Ohm's law means that in the same circuit, the current passing through a certain conductor is directly proportional to the voltage across the conductor and inversely proportional to the resistance of the conductor. This law was proposed by German physicist George Simon Ohm in his paper "Determination of the Law of Conductivity of Metals" published in April 1826. Kohlrausch studied Ohm's law in 1849 using a Dellmann electrometer.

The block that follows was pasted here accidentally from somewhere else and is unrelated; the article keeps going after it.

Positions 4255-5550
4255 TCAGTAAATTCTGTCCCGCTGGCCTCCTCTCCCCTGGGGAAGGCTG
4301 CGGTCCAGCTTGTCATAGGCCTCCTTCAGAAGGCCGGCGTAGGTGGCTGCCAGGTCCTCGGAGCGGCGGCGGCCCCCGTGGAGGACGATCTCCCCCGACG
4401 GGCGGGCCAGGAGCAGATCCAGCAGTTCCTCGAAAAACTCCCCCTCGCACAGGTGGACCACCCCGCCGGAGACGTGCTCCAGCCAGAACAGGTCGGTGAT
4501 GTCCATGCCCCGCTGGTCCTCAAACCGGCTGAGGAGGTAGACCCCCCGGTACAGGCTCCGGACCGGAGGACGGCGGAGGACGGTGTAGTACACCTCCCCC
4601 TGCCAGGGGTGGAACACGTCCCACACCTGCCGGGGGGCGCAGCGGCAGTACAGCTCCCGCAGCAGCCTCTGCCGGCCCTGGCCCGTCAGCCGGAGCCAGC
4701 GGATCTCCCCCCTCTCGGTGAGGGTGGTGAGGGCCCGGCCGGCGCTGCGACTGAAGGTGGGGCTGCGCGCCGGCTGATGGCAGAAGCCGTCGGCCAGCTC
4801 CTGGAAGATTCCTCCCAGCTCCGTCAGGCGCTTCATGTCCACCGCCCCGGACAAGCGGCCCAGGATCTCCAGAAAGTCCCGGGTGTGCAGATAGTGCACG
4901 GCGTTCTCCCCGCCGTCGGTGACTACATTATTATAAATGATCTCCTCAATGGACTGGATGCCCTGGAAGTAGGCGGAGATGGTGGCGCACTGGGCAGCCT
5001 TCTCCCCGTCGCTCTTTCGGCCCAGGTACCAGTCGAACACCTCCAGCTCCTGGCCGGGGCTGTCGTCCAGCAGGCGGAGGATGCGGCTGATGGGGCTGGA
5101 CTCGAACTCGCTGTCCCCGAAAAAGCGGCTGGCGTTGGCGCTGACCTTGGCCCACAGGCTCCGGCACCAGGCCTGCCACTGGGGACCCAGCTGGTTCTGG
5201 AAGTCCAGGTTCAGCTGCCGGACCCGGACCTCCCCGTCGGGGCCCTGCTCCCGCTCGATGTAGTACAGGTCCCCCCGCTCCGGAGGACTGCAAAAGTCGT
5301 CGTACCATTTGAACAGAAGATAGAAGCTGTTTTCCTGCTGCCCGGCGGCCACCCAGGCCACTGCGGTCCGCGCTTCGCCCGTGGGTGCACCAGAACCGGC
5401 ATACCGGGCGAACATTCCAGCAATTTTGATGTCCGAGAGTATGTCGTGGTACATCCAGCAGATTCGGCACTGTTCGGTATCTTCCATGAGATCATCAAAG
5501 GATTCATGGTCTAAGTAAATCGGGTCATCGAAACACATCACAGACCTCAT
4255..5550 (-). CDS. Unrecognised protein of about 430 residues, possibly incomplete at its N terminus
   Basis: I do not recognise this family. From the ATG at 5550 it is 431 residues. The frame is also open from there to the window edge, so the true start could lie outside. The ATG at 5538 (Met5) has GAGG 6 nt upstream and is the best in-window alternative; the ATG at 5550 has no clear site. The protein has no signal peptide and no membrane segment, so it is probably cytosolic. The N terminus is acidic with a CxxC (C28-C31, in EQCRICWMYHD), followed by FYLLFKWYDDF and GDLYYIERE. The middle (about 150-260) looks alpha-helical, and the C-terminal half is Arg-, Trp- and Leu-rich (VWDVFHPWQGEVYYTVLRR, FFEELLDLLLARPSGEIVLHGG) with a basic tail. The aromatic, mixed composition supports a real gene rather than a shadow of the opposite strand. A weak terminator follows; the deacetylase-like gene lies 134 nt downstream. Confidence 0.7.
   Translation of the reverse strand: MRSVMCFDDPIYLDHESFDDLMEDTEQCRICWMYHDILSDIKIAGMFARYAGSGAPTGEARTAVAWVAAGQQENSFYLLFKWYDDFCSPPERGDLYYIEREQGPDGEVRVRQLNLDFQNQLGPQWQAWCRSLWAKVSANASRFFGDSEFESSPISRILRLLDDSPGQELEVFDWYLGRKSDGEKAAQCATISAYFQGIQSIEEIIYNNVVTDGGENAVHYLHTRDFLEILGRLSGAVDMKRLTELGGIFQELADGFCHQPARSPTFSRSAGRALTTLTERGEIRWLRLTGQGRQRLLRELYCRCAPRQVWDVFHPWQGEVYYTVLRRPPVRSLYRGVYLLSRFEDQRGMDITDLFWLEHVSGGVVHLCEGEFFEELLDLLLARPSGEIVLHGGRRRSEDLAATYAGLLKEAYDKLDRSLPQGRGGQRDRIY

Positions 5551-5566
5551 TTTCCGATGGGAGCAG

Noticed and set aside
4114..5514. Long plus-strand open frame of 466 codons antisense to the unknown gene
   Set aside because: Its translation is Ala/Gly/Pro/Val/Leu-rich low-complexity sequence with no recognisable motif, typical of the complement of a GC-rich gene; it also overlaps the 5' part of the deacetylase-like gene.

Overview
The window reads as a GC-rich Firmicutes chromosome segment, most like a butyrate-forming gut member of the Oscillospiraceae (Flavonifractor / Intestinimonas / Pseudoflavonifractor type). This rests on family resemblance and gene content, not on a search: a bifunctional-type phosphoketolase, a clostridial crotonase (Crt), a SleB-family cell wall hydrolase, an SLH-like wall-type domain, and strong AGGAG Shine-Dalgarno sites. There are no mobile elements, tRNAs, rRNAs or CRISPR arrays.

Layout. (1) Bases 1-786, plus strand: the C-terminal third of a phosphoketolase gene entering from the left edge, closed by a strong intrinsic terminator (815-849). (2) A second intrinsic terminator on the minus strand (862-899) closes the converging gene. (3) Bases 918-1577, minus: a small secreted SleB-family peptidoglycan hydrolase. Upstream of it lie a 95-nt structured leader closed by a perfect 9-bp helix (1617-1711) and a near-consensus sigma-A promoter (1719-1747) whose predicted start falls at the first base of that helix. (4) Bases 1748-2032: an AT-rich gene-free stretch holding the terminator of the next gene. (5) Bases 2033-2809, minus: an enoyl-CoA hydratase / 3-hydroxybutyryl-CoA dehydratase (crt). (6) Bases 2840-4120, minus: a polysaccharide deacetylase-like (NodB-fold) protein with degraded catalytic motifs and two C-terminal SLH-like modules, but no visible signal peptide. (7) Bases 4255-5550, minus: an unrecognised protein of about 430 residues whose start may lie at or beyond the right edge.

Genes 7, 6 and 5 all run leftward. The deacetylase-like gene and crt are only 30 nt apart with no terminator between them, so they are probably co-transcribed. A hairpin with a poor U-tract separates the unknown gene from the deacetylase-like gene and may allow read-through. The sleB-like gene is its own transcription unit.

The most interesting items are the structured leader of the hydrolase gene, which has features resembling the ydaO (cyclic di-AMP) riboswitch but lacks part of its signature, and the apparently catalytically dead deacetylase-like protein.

The current is measured by an ammeter and the potential difference is measured by a quadrant potentiometer. According to the measurement results, the current intensity of the conductor is proportional to the potential difference.
With the progress of research on circuits, people gradually realized the importance of Ohm's law, and Ohm's own reputation also greatly improved. In order to commemorate Ohm's contribution to electromagnetism, the physics community named the unit of resistance ohm, represented by the symbol Ω.